And some in the natural health community – who may not accept the saturated fat theory of heart disease – still demonize milk products, though for different reasons.
Their case against milk is summarized in a May 2010, Huffington Post article by Mark Hyman, M.D., who cites six reasons to avoid cow’s milk … even cultured milk products like yogurt and kefir (Hyman M 2010).
Dr. Hyman has been a good advocate for smart eating … but his critique encapsulates the misguided fear of milk and dairy foods found among many in the natural health world.
The case against milk … it’s weak, at best
Most of Dr. Hyman’s critique simply notes that milk is not as marvelous as claimed in the Dairy Council’s “Got Milk?” campaign or as implied in the old USDA food pyramid.
(It’s no surprise that these two bodies – which share the goal of boosting milk sales – tend to exaggerate its benefits.)
And we agree with Dr. Hyman that milk is not nearly as helpful to bone health as pro-milk propaganda would have consumers believe.
However, Dr. Hyman repeats a common accusation that dairy causes the body to generate excess mucous and promotes allergies or asthma.
Weirdly, the evidence review from New Zealand that he cites as evidence for this assertion doesn’t actually support it:
“Excessive milk consumption has a long association with increased respiratory tract mucus production and asthma. Such an association cannot be explained using a conventional allergic paradigm and there is limited medical evidence showing causality.” (Bartley J, McGlashan SR 2009).
And Dr. Hymn overlooked an evidence review by Austrian scientists, who found no evidence that milk products generate excess mucous or promote allergies and asthma:
“In individuals inoculated with the common cold virus, milk intake was not associated with increased nasal secretions, symptoms of cough, nose symptoms or congestion … the consumption of milk does not seem to exacerbate the symptoms of asthma and a relationship between milk consumption and the occurrence of asthma cannot be established.” (Wüthrich B et al. 2005)
Of course, as the Austrians noted, belief is a powerful thing: “Nevertheless, individuals who believe in the mucus and milk theory report more respiratory symptoms after drinking milk.” (Wüthrich B et al. 2005)
And it goes without saying that few rules about food and health are completely universal, because a person’s unique combination of genes, physiology, health status, and diet can produce uncommon outcomes.
Accordingly, the New Zealand team acknowledged that an unlikely but possible set of prerequisites could explain why, as they wrote “… a subgroup of the population, who have increased respiratory tract mucus production, find that many of their symptoms, including asthma, improve on a dairy elimination diet.” (Bartley J, McGlashan SR 2009)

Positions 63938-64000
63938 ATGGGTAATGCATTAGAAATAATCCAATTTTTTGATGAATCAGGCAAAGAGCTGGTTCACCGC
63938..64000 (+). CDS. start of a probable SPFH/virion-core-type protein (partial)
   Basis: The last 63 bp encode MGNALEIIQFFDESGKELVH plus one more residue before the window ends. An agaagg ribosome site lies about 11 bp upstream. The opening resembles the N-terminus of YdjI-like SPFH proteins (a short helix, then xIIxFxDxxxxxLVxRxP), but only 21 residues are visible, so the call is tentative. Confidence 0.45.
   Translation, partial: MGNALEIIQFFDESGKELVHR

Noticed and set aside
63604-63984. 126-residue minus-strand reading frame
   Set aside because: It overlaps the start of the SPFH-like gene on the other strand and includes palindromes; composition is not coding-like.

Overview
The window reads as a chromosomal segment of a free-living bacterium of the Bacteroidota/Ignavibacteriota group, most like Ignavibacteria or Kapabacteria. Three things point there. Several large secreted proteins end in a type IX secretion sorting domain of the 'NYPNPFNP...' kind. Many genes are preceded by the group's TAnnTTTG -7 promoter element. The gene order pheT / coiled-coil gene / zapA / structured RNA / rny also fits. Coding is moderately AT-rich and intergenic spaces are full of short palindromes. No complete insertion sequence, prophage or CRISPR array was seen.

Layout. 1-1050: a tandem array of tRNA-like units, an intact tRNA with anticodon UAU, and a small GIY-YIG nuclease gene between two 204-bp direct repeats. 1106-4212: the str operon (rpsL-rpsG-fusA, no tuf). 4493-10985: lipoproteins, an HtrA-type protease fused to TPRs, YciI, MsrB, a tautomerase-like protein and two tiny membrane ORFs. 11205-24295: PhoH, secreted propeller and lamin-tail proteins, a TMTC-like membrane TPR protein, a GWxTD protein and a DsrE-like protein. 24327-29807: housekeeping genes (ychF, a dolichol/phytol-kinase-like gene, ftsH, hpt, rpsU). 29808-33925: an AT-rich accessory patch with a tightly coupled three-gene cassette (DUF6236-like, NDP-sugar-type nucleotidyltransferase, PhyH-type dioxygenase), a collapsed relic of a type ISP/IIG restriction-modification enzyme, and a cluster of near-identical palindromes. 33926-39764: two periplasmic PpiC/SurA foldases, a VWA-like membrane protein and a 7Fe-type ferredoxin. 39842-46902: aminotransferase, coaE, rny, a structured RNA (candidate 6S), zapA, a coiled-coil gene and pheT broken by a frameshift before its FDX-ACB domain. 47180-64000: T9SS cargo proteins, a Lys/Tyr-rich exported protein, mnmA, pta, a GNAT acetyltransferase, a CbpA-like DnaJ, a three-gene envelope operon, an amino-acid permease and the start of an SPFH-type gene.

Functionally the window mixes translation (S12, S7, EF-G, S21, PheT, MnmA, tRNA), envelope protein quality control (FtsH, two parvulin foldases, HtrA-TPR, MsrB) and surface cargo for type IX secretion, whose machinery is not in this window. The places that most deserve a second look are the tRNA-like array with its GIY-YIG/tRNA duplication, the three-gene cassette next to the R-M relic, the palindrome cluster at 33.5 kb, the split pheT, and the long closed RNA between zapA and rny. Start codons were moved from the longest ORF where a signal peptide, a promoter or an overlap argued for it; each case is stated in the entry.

Milk promotes cancer? Not likely
In his attack on milk, Dr. Hyman made this very odd assertion as one of his six reasons to avoid dairy: “Calcium may raise cancer risk” (Hyman M 2010).
To support this accusation, he cites evidence that “higher intakes of both calcium and dairy products may increase a man's risk of prostate cancer by 30 to 50 percent. Plus, dairy consumption increases the body’s level of insulin-like growth factor-1 (IGF-1) … a known cancer promoter.”
To be sure, the authors of the epidemiological study he cites did link higher dairy consumption to greater rates of advanced prostate cancer … but that association was limited to low-fat milk, not whole milk (Tseng M et al. 2005).
But milk isn't likely the reason for that correlation. Harvard researchers who analyzed data from 47,750 male physicians detected a statistical association between higher calcium intake and greater risk of rare, advanced prostate cancer, they linked that risk to a lowering of vitamin D levels caused by high calcium intake (more than 1500mg daily), rather than to milk. (Giovannucci E et al. 2006)
In an earlier analysis, some of the same Harvard scientists concluded, “Dairy intake was not associated with prostate cancer risk.” (Rodriguez C et al. 2003)
And another Harvard team who looked at breast cancer and dairy found “…no association between intake of dairy products and breast cancer in postmenopausal women. Among premenopausal women, high intake of low-fat dairy foods, especially skim/low-fat milk, was associated with reduced risk of breast cancer.” (Shin MH et al. 2002)
Conversely, milk is associated with reduced risk of colon cancer, which is generally far more dangerous than prostate cancer … so a broad assertion that “calcium may raise cancer risk” is grossly inaccurate, to say the least (Kampman E et al. 2000; Park SY et al. 2007).
As to the assertion about IGF-1 – which is a normal human hormone, not a carcinogen per se – a clinical study published earlier this year found no rise in IGF-1 levels among women who consumed yogurt before and after exercise daily for 16 weeks (Thomas DT et al. 2011).
However, in another clinical study, soy foods including soy milk, did raise IGF-1 levels among premenopausal women (Maskarinec G et al. 2009).
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Giovannucci E, Liu Y, Stampfer MJ, Willett WC. A prospective study of calcium intake and incident and fatal prostate cancer. Cancer Epidemiol Biomarkers Prev. 2006 Feb;15(2):203-10.
Hyman M. Dairy: 6 Reasons You Should Avoid It at All Costs or Why Following the USDA Food Pyramid Guidelines is Bad for Your Health. May 1, 2010. Accessed at http://www.huffingtonpost.com/dr-mark-hyman/dairy-free-dairy-6-reason_b_558876.html